Three years after achieving “young Hollywood genius” status with Pulp Fiction, Quentin Tarantino re-emerged with Jackie Brown, a 154-minute adaptation of the Elmore James novel Rum Punch that served as Tarantino’s homage to 1970s blaxploitation while resurrecting the career of one of the genre’s biggest stars: Pam Grier. Hitherto known for playing the title role in 1974’s Foxy Brown, Grier returned to the big screen in pretty good company, including Bridget Fonda, Robert Forster, Michael Keaton, Chris Tucker, Robert De Niro, and Pulp Fiction star Samuel L. Jackson. While it was ultimately a bit of a critical and commercial letdown after the raging success of Pulp Fiction, Jackie still proved a favorite for scribes like Chuck Rudolph of Matinee Magazine, who wrote that it “Achieves the soulful edge lacking from Tarantino’s previous efforts. Forster and Grier’s performances deserve to join the short-list of all-time greats.”
Any film fan worth his or her salt has seen plenty of World War II movies, but Quentin Tarantino’s Inglourious Basterds added a little something special to the mix — an eminently well-cast revenge fantasy, starring a motley crew of solid actors (including Brad Pitt, Christoph Waltz, and Michael Fassbender) as soldiers in a parallel reality where the evil of the Third Reich is met full force with an Allied squadron whose members are hungry for Nazi blood (and/or scalps). Boasting a uniquely cathartic flavor of Tarantino-brewed violence to go with its taut drama and dark wit, Basterds proved powerfully compelling for critics like Salon’s Stephanie Zacharek, who had to concede, “Quentin Tarantino seems to be hanging on to a lost world of moviemaking. He may be nuts. But he’s a nut who cares.”
Some careers take awhile to get going — and then there’s Quentin Tarantino, who drew almost universal critical praise for Reservoir Dogs before skyrocketing into the Hollywood stratosphere with his second film, 1994’s Pulp Fiction. A $214 million box office smash and seven-time Academy Award nominee (as well as Best Original Screenplay winner), Fiction offered a blend of pop culture smarts, laugh-out-loud humor, and shocking violence so potent (and massively influential) that it even managed to revitalize John Travolta’s long-moribund acting career — and left Dusty Springfield’s “Son of a Preacher Man” blasting out of countless college dorm rooms along the way. It was also, as Janet Maslin of the New York Times noted, “A triumphant, cleverly disorienting journey through a demimonde that springs entirely from Mr. Tarantino’s ripe imagination, a landscape of danger, shock, hilarity and vibrant local color.”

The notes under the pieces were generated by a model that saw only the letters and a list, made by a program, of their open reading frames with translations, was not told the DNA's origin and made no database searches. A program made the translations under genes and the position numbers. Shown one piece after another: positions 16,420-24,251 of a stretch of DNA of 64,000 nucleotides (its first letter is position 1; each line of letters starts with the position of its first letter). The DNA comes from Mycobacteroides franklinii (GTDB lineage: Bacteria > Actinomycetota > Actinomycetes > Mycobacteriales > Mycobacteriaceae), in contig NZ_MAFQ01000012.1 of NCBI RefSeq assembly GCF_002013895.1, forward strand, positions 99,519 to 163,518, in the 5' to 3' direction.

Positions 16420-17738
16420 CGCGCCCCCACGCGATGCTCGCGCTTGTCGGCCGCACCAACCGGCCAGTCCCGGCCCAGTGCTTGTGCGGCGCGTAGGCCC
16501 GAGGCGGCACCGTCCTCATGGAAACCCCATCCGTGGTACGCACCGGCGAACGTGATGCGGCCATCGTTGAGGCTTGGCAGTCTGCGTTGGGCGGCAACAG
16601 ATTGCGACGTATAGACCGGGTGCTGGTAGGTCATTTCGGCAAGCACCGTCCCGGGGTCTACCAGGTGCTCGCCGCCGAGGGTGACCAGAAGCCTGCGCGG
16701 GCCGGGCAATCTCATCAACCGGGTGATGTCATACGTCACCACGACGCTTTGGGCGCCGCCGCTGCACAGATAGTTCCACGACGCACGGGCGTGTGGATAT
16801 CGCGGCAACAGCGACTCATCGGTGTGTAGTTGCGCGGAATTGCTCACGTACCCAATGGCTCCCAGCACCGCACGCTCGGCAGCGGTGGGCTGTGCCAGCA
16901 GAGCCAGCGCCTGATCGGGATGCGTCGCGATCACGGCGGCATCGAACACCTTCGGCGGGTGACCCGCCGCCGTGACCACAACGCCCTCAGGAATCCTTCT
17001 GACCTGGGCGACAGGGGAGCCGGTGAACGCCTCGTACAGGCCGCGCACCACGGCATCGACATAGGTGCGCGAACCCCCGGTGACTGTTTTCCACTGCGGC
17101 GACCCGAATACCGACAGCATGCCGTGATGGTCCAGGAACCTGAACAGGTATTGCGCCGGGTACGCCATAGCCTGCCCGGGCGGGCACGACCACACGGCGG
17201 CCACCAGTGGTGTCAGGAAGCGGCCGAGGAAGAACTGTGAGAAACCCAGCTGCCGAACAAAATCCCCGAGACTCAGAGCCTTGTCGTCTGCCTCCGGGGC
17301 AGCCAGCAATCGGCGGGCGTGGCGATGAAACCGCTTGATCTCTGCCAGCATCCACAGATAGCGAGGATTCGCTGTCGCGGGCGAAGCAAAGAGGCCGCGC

Debuts don’t come much more auspicious than Reservoir Dogs. Yes, it’s a profane, blood-splattered heist flick — and goodness knows we have more than enough of those — but this one’s noteworthy for a number of things, including its hyper-literate script, its killer soundtrack, and a cast stuffed with tremendously talented character actors (including Harvey Keitel, Tim Roth, Steve Buscemi, and Michael Madsen). While it didn’t exactly set the world on fire during its small theatrical run, it did offer cineastes an early look at one of modern filmmaking’s most exciting, fully formed talents — and it definitely drew the notice of critics like Jonathan Rosenbaum of the Chicago Reader, who wrote, “It’s unclear whether this macho thriller does anything to improve the state of the world or our understanding of it, but it certainly sets off enough rockets to hold and shake us for every one of its 99 minutes.”
In case you were wondering, here are Tarantino’s top movies according RT users’ scores:
Finally, here’s footage from Tarantino’s unfinished first film, My Best Friend’s Birthday (which unsurprisingly contains some NSFW language):